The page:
Pollock's Toy Museum
Wandering around a city can take you on an unexpected adventure! Sometimes when you are least expecting it, you stumble upon the most magical and strange gems, which is exactly how I happened upon Pollock’s Toy Museum in London.
Intrigued by the storefront with its giant jester pinned up to the second story, I decided to take a look inside. I entered to be greeted by a friendly faced gentleman sitting next to an ancient looking register, as he handed me a printed guide to the toy museum, which consists of rooms upon rooms of collections of everything from puppet theaters, to rocking-horses, to doll houses, to old Punch and Judy toys.
I was amazed and truth be told, slightly spooked by the amount of delicately preserved antique toys that were all gathered under this one roof. Inside it’s all a bit dark and dusty, with entire rooms devoted to just baby dolls set up in amphitheater style seating, or teddy bears in terrariums. A series of rambling rooms accessed through dark staircases with old lace curtains in the windows. Dim lighting, creaky floorboards, the works. You couldn’t have set designed it better. The best way I can explain it: creepy, weird, cool. Basically, my worst nightmare come to life; to be trapped in a room with 20-30 really old baby dolls.
The store originally opened in the 1850s, where owner Benjamin Pollock sold toys and ran a print shop, creating beautiful paper puppet theaters. In the 1950s the store was moved to its current home in the London neighborhood of Fitzrovia, where it has remained opened as a museum for Victorian era toys, keeping the print tradition alive with the adjacent print shop. They also opened Pollock’s Toy Shop in Covent Garden which is now a cult classic of a toy destination. There you can buy updated and slightly more “child-friendly” versions of the amazing Victorian toys preserved and on display at the museum.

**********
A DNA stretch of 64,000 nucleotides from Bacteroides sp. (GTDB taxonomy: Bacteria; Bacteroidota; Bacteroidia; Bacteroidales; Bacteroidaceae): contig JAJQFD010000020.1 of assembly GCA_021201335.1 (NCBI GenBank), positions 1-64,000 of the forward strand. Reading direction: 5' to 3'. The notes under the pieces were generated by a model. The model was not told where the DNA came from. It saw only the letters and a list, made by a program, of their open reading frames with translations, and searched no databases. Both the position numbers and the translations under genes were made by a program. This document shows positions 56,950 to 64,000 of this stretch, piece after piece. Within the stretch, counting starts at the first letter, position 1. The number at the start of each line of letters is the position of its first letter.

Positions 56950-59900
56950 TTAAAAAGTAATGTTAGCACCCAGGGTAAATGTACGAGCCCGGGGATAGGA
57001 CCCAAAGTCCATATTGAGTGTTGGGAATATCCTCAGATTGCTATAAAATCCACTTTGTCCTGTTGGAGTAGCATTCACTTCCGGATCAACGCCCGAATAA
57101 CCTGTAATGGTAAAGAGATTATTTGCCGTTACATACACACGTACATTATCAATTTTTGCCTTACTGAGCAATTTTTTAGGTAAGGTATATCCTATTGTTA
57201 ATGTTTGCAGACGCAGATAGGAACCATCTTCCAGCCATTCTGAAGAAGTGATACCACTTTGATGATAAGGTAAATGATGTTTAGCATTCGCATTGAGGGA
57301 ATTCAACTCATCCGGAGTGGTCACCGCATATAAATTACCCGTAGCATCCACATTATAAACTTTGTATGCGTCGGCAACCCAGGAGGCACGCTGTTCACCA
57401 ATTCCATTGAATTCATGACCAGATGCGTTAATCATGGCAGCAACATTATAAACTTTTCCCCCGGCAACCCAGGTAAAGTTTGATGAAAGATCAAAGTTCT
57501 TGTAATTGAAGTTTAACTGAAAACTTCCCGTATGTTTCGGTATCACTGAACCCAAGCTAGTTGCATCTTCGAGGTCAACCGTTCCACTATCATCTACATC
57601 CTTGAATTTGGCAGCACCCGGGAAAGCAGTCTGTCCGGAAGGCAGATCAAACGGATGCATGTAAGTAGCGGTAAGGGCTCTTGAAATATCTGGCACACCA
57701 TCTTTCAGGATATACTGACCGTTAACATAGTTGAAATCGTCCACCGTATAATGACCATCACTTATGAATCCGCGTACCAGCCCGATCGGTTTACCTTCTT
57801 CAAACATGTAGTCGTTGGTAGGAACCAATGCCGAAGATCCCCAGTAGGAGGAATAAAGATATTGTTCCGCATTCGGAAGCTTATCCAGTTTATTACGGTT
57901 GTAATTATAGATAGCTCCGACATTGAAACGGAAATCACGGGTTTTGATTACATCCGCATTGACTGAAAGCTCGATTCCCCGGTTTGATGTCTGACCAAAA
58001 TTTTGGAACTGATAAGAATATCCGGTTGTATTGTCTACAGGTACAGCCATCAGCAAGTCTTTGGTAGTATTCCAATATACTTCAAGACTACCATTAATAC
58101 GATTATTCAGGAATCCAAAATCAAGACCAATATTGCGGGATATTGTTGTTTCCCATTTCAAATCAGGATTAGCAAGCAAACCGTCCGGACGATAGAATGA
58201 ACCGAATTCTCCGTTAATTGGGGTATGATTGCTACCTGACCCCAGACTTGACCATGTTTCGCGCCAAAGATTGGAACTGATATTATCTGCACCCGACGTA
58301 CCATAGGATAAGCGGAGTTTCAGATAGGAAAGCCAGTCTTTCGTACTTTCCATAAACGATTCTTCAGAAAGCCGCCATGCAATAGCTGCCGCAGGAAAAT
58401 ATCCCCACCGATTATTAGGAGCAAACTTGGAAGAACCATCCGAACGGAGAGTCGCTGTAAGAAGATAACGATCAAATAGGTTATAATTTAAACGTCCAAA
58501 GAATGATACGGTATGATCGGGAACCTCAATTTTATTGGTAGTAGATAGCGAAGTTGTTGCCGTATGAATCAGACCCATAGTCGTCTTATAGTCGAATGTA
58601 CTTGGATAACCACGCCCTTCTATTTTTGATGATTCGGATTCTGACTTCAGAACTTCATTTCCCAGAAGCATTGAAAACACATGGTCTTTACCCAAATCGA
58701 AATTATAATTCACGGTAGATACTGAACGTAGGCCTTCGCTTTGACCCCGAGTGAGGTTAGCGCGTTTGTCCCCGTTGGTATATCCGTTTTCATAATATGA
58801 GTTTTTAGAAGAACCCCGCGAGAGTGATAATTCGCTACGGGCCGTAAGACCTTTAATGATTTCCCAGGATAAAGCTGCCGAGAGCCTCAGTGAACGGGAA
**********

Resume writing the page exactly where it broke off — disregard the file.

When I finished my tour, I returned to the main floor and was again greeted by the man behind the register. He was shy and quiet, but asked me what I thought of the museum. We struck up a bit of a conversation, and it turns out that he was Eddy Fawdry, the grandson of founder Benjamin Pollock. He told me more about the history of his family, and the amazing paper theaters, which really are kind of the crown jewels of this collection. As we talked he became more animated, telling me how the paper theaters used to be printed right next door by his grandfather. Now these masterpieces can be found at the Covent Garden Toy Shop, or at the famous Liberty Department store.
It truly is a unique experience, each room more filled to the brim than the last with the most beautiful and strange old playthings, games and dolls in abundance. It was so interesting to think about how all of these bizarre objects were actually what children had to play with centuries ago! They definitely do make for fascinating displays now. When else have you had the chance to be in a room filled wall to wall with Punch and Judy?
Given the time of the year and the fact that if you have children in your life you are likely looking for presents for them, I thought it would be fun to post about this toy museum and store. It’s such an anomaly in the world of toy shops like Toys “R” Us and FAO Schwartz. How surprising would it be to unwrap a theater like the ones from Pollack? Almost as surprising as the Toy Museum itself!